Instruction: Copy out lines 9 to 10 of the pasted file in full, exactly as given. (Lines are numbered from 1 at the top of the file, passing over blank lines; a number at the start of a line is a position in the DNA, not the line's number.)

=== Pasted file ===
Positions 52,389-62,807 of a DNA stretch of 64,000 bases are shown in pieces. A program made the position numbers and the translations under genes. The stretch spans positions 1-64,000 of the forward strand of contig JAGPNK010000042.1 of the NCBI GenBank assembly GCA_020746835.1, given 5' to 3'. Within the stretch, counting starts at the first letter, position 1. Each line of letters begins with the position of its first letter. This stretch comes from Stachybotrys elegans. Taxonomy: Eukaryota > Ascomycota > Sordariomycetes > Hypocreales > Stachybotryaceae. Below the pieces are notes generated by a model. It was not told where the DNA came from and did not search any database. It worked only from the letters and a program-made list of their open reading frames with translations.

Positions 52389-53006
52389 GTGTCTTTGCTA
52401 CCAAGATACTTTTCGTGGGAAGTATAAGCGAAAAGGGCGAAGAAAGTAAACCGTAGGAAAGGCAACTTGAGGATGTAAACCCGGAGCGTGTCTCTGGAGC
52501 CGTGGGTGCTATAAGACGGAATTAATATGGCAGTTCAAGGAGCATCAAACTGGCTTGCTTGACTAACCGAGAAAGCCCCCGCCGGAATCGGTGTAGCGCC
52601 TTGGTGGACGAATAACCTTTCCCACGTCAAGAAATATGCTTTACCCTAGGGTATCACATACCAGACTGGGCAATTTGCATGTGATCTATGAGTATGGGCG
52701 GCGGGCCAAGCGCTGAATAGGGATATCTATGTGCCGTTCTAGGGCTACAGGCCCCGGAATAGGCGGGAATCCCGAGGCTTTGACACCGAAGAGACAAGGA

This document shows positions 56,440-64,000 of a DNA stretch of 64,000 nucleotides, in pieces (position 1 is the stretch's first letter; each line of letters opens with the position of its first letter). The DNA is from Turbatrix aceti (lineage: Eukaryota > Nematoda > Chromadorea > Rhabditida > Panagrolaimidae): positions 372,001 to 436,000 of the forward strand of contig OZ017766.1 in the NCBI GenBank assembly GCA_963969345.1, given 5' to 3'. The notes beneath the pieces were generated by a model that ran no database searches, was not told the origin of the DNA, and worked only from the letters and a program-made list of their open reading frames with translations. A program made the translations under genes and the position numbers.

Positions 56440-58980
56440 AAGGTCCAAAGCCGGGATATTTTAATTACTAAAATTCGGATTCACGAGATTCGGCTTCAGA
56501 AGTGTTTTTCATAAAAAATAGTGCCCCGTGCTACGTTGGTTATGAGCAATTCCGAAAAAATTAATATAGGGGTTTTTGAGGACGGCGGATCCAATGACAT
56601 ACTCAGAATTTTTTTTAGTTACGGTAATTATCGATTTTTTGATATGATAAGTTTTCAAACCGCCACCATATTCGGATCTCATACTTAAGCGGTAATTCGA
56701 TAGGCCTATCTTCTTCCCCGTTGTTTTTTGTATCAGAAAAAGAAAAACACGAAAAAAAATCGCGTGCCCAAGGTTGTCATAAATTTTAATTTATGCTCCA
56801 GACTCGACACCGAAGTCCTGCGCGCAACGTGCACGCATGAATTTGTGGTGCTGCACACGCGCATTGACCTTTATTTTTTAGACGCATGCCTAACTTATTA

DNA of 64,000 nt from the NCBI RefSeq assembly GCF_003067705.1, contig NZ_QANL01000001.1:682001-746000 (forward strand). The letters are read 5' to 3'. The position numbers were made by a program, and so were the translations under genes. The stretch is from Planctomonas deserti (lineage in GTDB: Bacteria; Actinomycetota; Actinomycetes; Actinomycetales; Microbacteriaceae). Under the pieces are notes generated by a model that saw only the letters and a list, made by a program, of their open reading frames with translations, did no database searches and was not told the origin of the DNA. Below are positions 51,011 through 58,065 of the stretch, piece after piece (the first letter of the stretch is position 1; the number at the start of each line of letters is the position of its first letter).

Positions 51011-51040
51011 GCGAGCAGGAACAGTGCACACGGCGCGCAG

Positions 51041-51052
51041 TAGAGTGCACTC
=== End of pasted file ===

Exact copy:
Positions 56440-58980
56440 AAGGTCCAAAGCCGGGATATTTTAATTACTAAAATTCGGATTCACGAGATTCGGCTTCAGA